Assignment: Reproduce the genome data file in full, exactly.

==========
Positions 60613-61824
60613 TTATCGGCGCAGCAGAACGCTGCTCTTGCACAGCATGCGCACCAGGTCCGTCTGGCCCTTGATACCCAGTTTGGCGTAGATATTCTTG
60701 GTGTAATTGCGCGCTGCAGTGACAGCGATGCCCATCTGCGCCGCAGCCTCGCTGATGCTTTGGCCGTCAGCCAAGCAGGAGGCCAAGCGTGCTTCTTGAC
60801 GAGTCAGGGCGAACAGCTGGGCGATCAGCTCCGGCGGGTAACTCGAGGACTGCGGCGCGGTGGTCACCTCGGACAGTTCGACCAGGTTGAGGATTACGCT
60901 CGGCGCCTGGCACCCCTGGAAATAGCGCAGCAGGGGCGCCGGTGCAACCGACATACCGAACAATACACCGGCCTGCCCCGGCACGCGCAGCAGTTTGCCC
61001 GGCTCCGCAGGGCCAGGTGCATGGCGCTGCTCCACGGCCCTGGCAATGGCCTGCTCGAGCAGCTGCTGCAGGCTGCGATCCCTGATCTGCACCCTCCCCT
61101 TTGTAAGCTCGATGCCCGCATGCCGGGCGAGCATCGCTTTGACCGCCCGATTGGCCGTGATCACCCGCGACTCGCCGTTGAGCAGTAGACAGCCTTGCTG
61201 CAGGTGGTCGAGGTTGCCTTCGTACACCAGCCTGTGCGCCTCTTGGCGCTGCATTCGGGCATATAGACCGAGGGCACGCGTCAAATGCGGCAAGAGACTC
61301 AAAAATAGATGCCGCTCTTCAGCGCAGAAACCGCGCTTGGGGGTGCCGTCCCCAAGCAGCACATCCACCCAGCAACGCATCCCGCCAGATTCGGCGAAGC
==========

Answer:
Positions 60613-61824
60613 TTATCGGCGCAGCAGAACGCTGCTCTTGCACAGCATGCGCACCAGGTCCGTCTGGCCCTTGATACCCAGTTTGGCGTAGATATTCTTG
60701 GTGTAATTGCGCGCTGCAGTGACAGCGATGCCCATCTGCGCCGCAGCCTCGCTGATGCTTTGGCCGTCAGCCAAGCAGGAGGCCAAGCGTGCTTCTTGAC
60801 GAGTCAGGGCGAACAGCTGGGCGATCAGCTCCGGCGGGTAACTCGAGGACTGCGGCGCGGTGGTCACCTCGGACAGTTCGACCAGGTTGAGGATTACGCT
60901 CGGCGCCTGGCACCCCTGGAAATAGCGCAGCAGGGGCGCCGGTGCAACCGACATACCGAACAATACACCGGCCTGCCCCGGCACGCGCAGCAGTTTGCCC
61001 GGCTCCGCAGGGCCAGGTGCATGGCGCTGCTCCACGGCCCTGGCAATGGCCTGCTCGAGCAGCTGCTGCAGGCTGCGATCCCTGATCTGCACCCTCCCCT
61101 TTGTAAGCTCGATGCCCGCATGCCGGGCGAGCATCGCTTTGACCGCCCGATTGGCCGTGATCACCCGCGACTCGCCGTTGAGCAGTAGACAGCCTTGCTG
61201 CAGGTGGTCGAGGTTGCCTTCGTACACCAGCCTGTGCGCCTCTTGGCGCTGCATTCGGGCATATAGACCGAGGGCACGCGTCAAATGCGGCAAGAGACTC
61301 AAAAATAGATGCCGCTCTTCAGCGCAGAAACCGCGCTTGGGGGTGCCGTCCCCAAGCAGCACATCCACCCAGCAACGCATCCCGCCAGATTCGGCGAAGC